• Beginner's Tips: November 2013

    Welcome to this month’s Beginner’s Tips. Hi, I’m Jimbo. You might remember me from such Beginner’s forum posts as “Skin Grafts: A Beginner’s Guide” and “Styptic and Septic: Some Important Differences”.

    In this month’s Tips I aim to impart some of my wisdom in the area of purchasing shaving-related items. As the holiday season is fast-approaching it seems an appropriate topic.

    Whether it be for yourself or as a gift for someone else, purchasing shaving items can often be a bewildering task. There seems to be so many options - which razor? which soap? what brush? what strop? And let’s not even start on hones. Yes, even the experienced among us can have trouble deciding. Of course, many of these decisions are subjective and a matter of individual tastes. However, read on and fear not, for lo! we have some festive buying tips just for you.


    As a general rule quality comes at a price, and when we are talking about razors in particular there is a definite “quality boundary” below which we really don’t want to tread. Cheap new razors are often cheap because of poor steel. These razors will never take or hold a shaving edge — from a shaving point of view they are a complete waste of money.

    What about pre-loved vintage razors you ask? If buying someone a razor as a gift, I’d recommend staying away from vintage razors unless you really know what you are doing. There are many potential issues with older blades that only research and experience can prepare you for. If you do decide to go the vintage route at the very least make sure you see the razor in person - photos can hide all sorts of problems like cracks in the blade, loose pins, chips in the edge and so on.

    A far better and safer option is a good quality, current production razor. These include: Dovo, Thiers Issard, and Boker. Each manufacturer offers a range of models at a range of prices that should suit most budgets. Remember, most new razors are not ready for shaving from the factory — they need to be honed. Some vendors offer a honing service (either as part of the purchase or at an additional cost). It is highly recommended you avail yourself of this service.

    Poor quality razor brands — to be avoided at all costs — are listed in our Library.

    Shaving—Related Paraphernalia

    Not sure about a razor as a gift? There are many other shaving—related items that would make someone’s day.

    A leather strop is essential when straight razor shaving for keeping the edge keen on a daily basis. Strops range from the basic to the highly sophisticated, with prices generally mirroring the quality. Look for a good quality leather and professional fit and fittings. Some strops may also come with a linen or canvas piece - these are not essential but some people do prefer them.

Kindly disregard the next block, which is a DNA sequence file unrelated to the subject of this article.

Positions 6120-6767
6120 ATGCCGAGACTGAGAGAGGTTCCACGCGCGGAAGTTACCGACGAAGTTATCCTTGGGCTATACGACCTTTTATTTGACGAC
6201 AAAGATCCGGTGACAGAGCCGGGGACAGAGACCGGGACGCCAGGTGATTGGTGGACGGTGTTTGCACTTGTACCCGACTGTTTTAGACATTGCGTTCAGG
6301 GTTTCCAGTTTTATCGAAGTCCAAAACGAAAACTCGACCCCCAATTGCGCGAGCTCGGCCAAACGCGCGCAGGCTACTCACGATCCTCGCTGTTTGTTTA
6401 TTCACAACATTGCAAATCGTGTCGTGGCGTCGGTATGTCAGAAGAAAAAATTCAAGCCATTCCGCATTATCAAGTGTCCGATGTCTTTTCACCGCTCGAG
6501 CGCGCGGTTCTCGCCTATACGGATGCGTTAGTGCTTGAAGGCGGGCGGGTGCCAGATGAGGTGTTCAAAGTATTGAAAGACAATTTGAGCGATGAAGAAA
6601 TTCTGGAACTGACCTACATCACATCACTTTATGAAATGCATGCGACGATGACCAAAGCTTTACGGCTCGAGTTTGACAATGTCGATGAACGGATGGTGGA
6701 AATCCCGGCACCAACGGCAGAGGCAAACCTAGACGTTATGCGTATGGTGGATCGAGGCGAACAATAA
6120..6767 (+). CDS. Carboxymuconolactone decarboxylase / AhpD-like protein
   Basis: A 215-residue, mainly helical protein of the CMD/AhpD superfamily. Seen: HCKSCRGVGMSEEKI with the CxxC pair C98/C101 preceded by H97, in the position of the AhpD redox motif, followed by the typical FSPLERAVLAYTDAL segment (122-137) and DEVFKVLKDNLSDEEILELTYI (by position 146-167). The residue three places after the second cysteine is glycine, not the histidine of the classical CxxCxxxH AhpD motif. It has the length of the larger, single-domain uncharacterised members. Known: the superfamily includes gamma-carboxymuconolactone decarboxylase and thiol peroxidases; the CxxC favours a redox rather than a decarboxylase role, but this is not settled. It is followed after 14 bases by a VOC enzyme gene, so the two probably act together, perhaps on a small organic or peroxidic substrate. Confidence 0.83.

A nice shaving brush is one of those things that can turn a mundane shave into a luxurious experience. Brushes come in many shapes and sizes and use various bristle materials. Arguably the nicer brushes are made with badger bristles. Badger comes in various grades, the most luxurious of which is known as “silvertip”. Various other things to consider when buying a brush are the handle material, the size of the “knot” (the amount of bristles) and the “loft” (the floppiness of the brush).

    Soaps and Creams:
    Again, a good soap or cream can make shaving a very special experience. There are a huge array of soaps and creams out there, and I won’t try to list them all here. Premium brands include: Penhaligon’s, Martin de Candre, and Castle Forbes to name but a few.


    A good vendor is more than just a nice guy or gal. A good vendor stocks good quality product and/or provides a good quality service, offers sound advice, and will not try to capitalise on people’s lack of experience to foist sub-standard wares upon them. A good vendor also backs up their product with reasonable returns or refunds policies, after sales care and so on.

    There are several things you can do to sort the wheat from the chaff. First, take a look at the items your prospective vendor is selling: Are any of the brands they sell in the “do not buy” list? A vendor who stocks known rubbish is exploiting your inexperience. Second, consider the vendors listed here at SRP and/or our site sponsors (see the advertising banners, or go to the Site Sponsors section of the front page) — all are knowledgable, helpful people who stock good quality products.

    So there you have it. Hopefully some of those tips can help you out this festive season, or at least give you a place to start. If you do your homework you can avoid the major pitfalls and end up with something that will not only stand the test of time, but provide you or yours with wonderful shaving experiences for years to come.

    From all of us at SRP: Happy Holidays, and good luck!

    Adam G., gugi, Birnando and 20 others like this.
    This article was originally published in forum thread: Beginner's Tips: November 2013 started by Jimbo View original post